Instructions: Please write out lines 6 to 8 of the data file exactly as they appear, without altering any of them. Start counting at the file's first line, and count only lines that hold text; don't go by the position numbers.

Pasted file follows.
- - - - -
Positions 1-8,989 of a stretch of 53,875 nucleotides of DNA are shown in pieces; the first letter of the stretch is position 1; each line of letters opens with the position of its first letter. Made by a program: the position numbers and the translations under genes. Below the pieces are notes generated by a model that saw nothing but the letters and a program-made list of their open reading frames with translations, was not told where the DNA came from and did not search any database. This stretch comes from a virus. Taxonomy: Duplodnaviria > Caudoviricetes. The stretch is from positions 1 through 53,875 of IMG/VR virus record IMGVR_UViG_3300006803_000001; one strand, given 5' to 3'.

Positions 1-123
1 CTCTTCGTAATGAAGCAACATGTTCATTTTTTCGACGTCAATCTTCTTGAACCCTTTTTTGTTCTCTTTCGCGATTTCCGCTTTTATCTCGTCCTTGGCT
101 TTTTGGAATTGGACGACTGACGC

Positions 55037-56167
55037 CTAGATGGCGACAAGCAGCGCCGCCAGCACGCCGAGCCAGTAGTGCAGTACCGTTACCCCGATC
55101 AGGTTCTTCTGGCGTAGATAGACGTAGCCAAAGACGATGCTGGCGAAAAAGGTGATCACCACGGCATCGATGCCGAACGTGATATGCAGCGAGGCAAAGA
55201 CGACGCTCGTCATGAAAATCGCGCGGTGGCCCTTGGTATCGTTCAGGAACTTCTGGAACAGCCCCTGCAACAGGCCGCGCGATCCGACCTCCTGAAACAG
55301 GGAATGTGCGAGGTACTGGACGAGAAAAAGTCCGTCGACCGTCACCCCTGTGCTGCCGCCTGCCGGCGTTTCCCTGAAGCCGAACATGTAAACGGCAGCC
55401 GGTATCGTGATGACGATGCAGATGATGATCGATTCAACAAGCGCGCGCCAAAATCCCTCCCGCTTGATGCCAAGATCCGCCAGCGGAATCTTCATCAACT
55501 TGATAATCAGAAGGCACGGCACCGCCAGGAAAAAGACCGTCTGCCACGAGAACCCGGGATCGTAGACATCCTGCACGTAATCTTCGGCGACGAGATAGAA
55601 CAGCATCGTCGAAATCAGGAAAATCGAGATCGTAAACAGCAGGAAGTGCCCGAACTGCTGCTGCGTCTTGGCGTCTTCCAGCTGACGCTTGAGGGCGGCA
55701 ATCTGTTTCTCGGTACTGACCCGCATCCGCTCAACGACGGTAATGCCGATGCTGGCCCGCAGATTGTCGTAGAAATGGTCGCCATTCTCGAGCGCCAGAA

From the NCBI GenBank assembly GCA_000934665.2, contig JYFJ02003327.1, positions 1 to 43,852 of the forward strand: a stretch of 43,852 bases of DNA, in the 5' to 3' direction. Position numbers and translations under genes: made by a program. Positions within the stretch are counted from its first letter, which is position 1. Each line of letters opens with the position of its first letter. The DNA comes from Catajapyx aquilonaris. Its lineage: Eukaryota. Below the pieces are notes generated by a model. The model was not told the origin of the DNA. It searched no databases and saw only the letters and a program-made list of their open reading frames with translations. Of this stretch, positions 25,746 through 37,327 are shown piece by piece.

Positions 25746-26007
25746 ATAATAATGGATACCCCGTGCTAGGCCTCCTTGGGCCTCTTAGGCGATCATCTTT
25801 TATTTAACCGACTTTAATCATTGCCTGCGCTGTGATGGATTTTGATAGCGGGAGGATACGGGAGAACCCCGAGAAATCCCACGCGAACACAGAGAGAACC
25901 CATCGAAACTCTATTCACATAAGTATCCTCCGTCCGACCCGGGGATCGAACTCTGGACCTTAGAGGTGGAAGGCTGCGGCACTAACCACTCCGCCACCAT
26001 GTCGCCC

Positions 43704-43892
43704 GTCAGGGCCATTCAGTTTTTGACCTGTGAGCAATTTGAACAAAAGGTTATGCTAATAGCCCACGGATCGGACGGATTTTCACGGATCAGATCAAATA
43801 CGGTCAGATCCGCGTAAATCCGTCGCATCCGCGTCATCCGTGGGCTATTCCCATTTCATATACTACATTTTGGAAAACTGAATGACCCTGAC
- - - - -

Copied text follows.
55037 CTAGATGGCGACAAGCAGCGCCGCCAGCACGCCGAGCCAGTAGTGCAGTACCGTTACCCCGATC
55101 AGGTTCTTCTGGCGTAGATAGACGTAGCCAAAGACGATGCTGGCGAAAAAGGTGATCACCACGGCATCGATGCCGAACGTGATATGCAGCGAGGCAAAGA
55201 CGACGCTCGTCATGAAAATCGCGCGGTGGCCCTTGGTATCGTTCAGGAACTTCTGGAACAGCCCCTGCAACAGGCCGCGCGATCCGACCTCCTGAAACAG